The list of criteria to look out for in order to find home-run stocks continues:
10) How good is the company's cost analysis?
A company cannot have continued outstanding success unless it can accurately break down its costs by product and also at each step of its production process. If a company has weak product costing, products which the company thinks are wildly successful might actually be losing money. Fisher acknowledges that it is rather difficult for the investor to determine the efficiency of a company's costing, however. The "scuttlebutt" method (described in earlier chapters) will work only in identifying companies which are really deficient. Management will also sincerely believe the existing methodology is fine, and therefore little info can be gleaned on this subject from company personnel. Fisher suggests the best the investor can do is recognize the importance of this subject along with the limitations in making an accurate appraisal of the situation.
11) Are there other clues (perhaps industry related) which show the company to be outstanding relative to its peers?
This is a catch-all question, as items which are important in some industries are of no importance in others (e.g. for a retailer, real-estate management and/or leasing costs can make or break a company, but are of little importance in most industries). One useful barometer Fisher uses to compare companies within the same industry is insurance costs. Not only can lower insurance costs lead to larger profit margins in many industries, but they offer a clue as to how well management handles people, inventory and fixed assets in order to minimize waste, damage and accidents. The "scuttlebutt" method is useful in identifying such differences.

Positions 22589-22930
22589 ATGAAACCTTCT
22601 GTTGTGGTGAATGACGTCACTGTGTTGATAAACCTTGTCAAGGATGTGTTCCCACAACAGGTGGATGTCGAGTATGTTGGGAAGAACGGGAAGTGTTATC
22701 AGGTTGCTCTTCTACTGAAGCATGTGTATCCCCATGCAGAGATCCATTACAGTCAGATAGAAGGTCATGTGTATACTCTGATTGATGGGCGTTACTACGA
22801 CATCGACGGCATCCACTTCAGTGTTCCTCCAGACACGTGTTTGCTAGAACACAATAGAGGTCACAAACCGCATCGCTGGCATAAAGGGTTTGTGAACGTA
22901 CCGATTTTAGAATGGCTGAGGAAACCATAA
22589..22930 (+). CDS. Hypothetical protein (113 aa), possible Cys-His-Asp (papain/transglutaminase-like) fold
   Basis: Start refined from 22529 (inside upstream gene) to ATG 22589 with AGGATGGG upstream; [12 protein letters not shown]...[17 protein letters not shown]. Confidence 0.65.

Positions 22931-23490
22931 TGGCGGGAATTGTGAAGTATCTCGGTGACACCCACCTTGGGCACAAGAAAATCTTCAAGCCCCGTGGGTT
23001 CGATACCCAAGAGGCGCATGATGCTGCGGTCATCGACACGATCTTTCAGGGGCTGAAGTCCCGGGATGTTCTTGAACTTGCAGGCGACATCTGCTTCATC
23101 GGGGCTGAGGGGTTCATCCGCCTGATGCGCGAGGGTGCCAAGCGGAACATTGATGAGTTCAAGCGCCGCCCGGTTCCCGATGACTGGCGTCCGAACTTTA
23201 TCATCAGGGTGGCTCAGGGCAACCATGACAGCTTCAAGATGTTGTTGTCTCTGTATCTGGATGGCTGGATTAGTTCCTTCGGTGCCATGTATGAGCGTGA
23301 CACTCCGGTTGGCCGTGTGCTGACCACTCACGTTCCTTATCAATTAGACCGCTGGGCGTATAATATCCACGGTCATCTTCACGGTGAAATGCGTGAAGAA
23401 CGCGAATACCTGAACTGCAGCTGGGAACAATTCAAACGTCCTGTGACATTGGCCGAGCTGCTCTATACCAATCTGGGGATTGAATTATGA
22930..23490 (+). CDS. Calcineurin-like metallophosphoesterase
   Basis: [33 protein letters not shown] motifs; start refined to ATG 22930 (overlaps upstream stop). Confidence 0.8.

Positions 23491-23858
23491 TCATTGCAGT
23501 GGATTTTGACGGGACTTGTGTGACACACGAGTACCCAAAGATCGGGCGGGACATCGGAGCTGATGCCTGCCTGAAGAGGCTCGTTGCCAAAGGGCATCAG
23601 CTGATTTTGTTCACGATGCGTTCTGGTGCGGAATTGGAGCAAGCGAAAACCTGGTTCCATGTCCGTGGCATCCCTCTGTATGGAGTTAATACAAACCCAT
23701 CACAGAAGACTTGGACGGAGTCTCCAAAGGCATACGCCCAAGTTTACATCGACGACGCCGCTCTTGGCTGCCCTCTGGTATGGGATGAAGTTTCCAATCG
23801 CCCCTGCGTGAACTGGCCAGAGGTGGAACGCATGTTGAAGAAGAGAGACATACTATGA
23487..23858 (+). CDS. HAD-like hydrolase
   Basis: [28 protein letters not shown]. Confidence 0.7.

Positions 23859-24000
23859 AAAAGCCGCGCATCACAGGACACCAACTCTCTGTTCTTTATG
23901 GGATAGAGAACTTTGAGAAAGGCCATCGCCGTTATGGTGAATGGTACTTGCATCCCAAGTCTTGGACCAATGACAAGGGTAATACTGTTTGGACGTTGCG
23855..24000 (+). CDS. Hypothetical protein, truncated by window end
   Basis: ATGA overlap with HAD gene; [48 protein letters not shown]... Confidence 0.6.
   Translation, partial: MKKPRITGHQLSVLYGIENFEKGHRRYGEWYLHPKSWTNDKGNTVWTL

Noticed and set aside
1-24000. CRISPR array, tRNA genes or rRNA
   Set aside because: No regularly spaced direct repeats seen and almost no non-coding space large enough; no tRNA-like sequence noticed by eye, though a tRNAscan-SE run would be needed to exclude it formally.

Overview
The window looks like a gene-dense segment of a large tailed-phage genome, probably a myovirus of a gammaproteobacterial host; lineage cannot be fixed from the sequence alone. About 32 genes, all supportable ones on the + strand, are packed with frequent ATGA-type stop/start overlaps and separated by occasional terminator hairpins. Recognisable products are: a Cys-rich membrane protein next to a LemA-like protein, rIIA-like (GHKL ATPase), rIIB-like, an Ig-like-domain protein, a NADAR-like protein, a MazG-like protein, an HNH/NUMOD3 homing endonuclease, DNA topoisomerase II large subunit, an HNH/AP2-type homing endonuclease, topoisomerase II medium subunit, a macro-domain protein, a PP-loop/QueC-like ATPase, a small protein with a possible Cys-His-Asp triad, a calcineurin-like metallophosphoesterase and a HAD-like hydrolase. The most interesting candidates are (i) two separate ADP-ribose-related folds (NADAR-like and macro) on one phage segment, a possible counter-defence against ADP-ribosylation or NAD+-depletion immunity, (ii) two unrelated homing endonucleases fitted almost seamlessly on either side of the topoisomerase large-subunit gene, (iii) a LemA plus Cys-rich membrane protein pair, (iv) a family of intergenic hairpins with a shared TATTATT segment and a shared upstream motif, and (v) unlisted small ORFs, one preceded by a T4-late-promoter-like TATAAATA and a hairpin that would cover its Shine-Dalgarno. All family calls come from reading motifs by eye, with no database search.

12) Does the company maximize long-term or short-term profits?
Some companies will try to gain the greatest possible profit right now, while others will build up good will and thereby gain more in the future. The "scuttlebutt" method is useful here in gleaning information from vendors and suppliers. Does the company force suppliers to offer the lowest possible price, or will it at times pay above contract in order to secure a strong partnership and a dependable source of future supply? Will it help out a customer in a jam, even when not required to do so? This may hurt current profits, but sets the company up for a strong future.